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If you open the pages of a newspaper on any given day, log onto the internet and browse your favourite news sites or listen to interviews on the radio, you would be forgiven for making the assumption that the experts they cite are likely to be from large sized businesses and probably leaders within their marketplace.
But it would be the wrong assumption to make. You don’t have to be a big company with a big brand and a big name to win big media coverage for your business.
Businesses, brands, with fewer than 50 employees can generate significant media interest for their organisations. In fact, more often than not, it is the small player who garners the greatest media interest. It’s all about understanding how to tell a story in the right way to the right people at the right time.
At the beginning of February news broke that self-employed workers may have to pay more tax if new proposals are to be accepted and rolled out.
An accountancy client of ours felt strongly about this and we were able to take her informed opinion and craft it in a way that the media would like to receive it.
The result was the client, who has less than 30 employees, was widely quoted with the national press, including The Express, This is Money, MSN Money, and The Independent. This gave the client an audience reach in excess of 400 million people both in print and online.
Another client, this time employing around 10 people, is a recruitment company based in the South West. There have been any number of challenges and pain points being felt by employees over the last 12 months, and this client had some thoughts to help people make better informed career decisions.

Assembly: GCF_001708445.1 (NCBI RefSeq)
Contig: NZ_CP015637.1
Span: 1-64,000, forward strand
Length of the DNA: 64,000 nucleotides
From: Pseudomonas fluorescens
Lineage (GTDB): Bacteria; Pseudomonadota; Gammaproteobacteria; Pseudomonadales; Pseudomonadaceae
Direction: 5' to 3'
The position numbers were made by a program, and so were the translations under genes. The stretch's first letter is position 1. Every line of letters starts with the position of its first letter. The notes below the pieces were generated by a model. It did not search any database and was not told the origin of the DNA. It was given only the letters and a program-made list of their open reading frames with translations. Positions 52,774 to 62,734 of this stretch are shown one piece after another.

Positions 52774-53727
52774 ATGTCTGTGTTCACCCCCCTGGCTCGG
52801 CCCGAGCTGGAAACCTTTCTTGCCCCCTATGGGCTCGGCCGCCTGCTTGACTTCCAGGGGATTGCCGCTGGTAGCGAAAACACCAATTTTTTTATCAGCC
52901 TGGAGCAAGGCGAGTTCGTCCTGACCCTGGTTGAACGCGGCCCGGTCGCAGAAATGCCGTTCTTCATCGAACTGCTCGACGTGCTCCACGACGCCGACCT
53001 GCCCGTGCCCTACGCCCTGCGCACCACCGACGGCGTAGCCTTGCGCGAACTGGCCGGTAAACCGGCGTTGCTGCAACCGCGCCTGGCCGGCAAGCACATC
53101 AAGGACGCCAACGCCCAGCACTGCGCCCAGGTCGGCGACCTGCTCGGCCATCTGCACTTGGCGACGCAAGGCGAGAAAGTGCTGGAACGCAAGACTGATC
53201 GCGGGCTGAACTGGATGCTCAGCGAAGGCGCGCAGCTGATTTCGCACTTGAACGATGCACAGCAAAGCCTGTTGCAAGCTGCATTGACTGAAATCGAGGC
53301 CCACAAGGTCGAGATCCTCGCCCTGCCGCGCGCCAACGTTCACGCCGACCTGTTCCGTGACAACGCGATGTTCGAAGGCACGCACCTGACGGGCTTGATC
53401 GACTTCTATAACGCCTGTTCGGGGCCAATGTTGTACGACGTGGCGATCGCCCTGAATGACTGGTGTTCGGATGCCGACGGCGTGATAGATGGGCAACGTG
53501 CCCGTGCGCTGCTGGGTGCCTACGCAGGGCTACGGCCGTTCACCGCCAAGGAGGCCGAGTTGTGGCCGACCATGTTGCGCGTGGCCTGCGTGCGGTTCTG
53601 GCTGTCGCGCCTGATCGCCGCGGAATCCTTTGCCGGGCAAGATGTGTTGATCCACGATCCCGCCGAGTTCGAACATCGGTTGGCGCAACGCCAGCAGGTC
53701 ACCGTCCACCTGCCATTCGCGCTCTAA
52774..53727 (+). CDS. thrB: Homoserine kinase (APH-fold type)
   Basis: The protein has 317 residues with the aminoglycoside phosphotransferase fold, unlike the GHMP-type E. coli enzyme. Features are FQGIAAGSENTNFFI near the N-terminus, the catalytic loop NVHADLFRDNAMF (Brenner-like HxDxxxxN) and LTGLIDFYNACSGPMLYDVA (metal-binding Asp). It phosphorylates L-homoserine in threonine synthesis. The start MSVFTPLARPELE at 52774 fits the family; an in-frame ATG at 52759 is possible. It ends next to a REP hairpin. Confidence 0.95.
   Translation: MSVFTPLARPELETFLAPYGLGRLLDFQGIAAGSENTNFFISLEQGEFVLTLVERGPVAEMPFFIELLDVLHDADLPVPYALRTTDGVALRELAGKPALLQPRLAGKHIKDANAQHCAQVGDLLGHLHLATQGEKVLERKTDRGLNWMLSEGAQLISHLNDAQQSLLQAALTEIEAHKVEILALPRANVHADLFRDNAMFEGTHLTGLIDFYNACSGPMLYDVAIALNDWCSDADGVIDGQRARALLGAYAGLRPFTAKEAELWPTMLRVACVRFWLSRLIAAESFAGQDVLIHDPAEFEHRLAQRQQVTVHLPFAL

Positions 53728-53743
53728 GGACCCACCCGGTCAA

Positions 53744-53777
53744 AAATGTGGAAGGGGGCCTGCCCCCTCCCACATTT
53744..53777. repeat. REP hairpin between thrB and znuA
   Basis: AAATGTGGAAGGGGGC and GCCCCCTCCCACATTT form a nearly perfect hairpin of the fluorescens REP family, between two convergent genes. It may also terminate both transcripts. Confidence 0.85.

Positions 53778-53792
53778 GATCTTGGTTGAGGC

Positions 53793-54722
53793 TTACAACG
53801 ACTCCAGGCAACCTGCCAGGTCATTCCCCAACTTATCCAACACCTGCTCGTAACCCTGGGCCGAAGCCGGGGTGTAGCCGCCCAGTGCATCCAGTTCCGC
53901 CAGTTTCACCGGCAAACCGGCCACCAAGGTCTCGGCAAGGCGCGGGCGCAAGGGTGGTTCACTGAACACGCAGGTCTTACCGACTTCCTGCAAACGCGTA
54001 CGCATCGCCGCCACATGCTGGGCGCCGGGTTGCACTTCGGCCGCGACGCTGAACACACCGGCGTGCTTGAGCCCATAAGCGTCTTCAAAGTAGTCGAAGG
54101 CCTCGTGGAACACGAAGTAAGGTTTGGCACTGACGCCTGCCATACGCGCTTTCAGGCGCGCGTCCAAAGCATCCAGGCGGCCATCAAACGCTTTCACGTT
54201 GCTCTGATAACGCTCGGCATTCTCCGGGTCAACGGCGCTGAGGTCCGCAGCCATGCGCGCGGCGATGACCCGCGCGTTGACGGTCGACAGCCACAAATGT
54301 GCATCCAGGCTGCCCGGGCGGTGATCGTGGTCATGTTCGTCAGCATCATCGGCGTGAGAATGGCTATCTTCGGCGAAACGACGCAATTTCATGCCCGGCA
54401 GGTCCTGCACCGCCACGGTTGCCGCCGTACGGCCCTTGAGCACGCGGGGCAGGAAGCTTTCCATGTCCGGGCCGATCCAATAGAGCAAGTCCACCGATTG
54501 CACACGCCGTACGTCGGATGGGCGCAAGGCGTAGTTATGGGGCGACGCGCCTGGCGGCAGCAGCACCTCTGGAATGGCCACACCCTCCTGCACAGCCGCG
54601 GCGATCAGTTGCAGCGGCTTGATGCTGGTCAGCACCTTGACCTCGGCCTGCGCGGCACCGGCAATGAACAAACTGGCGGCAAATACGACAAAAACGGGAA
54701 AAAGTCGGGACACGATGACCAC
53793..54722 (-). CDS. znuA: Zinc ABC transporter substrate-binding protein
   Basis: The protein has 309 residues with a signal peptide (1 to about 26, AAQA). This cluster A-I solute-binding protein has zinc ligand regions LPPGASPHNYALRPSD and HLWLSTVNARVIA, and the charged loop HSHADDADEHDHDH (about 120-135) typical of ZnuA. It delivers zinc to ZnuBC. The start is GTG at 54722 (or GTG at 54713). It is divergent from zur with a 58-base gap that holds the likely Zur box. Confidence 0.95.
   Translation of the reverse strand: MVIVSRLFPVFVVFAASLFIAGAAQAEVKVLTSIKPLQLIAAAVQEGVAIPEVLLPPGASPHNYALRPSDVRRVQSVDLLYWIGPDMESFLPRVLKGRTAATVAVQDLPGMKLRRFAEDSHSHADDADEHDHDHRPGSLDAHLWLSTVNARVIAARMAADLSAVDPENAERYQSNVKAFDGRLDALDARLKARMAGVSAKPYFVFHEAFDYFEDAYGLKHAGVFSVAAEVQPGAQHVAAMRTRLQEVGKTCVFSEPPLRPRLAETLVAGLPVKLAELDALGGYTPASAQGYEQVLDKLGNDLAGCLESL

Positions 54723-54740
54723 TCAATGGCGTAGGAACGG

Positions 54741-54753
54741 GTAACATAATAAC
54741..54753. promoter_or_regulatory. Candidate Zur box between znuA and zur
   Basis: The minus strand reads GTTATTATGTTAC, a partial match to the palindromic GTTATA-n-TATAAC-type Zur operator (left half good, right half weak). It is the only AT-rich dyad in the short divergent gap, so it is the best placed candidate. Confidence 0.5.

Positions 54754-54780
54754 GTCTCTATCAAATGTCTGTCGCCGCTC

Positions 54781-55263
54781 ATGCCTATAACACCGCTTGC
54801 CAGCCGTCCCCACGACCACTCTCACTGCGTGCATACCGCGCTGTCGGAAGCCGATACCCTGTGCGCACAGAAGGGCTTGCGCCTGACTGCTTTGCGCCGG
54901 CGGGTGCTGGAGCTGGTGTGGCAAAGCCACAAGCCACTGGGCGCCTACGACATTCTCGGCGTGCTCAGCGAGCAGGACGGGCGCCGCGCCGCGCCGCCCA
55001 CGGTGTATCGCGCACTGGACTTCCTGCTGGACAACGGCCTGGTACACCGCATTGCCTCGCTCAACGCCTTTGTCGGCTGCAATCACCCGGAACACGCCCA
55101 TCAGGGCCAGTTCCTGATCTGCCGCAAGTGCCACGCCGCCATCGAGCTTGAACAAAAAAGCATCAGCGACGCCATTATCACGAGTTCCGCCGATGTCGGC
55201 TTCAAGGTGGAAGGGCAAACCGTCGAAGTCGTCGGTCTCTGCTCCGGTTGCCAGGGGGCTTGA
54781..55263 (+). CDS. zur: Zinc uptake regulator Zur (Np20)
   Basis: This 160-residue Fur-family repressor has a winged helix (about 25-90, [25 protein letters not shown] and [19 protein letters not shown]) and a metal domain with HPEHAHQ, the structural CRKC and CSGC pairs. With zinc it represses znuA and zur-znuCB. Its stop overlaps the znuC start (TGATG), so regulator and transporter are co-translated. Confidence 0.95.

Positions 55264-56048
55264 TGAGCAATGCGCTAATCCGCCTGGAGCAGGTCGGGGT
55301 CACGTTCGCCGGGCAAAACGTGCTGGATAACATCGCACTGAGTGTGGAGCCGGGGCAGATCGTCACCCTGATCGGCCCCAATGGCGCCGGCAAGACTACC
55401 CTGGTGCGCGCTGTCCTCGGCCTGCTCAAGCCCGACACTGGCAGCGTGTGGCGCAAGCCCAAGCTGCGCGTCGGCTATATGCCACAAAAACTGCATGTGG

From talking about how to get a pay rise in the middle of a crisis, to sharing advice and lessons learned from leading businesses and teams, this client was able to get extensive media coverage again across national, regional, online and specialist industry publications.
They did so because they demonstrated that they understand those challenges and pain points that their target audience is experiencing.
But why would journalists within the media be interested in hearing from these types of businesses at all? After all, they are not the biggest players in their space. Nor do they have the largest revenues and a greater slice of the market-share pie.
The answer is simple. It’s because the content being created and communicated to the journalists is focused on educating, informing, and supporting the reader who will be consuming it.
Too many businesses and brands fall into the trap of attempting to sell themselves to journalists and editors with statwements that include things such as “We’re the leading… Our revolutionary… With unparalleled… We’re truly innovative…”This is an obvious mistake and is met with a short, sharp, bugger off and never darken my door again.
So, if you really get your marketplace and customers consider the challenges they are facing. Identify how what you do and say could potentially help and add value to them in some way.
But also consider the interests of the journalists themselves. They’re rightly very picky over which businesses and brands to include in their stories because it will reflect – positively or negatively – on them. The better the opinion and advice put forward, the greater your chance of having your voice covered in the media that your customers consume.
Size really isn’t everything. Compelling storytelling very much is.
Need a steer on telling your story? Feel free to email me directly (firstname.lastname@example.org) and I’ll be happy to talk through the ‘how’ with you.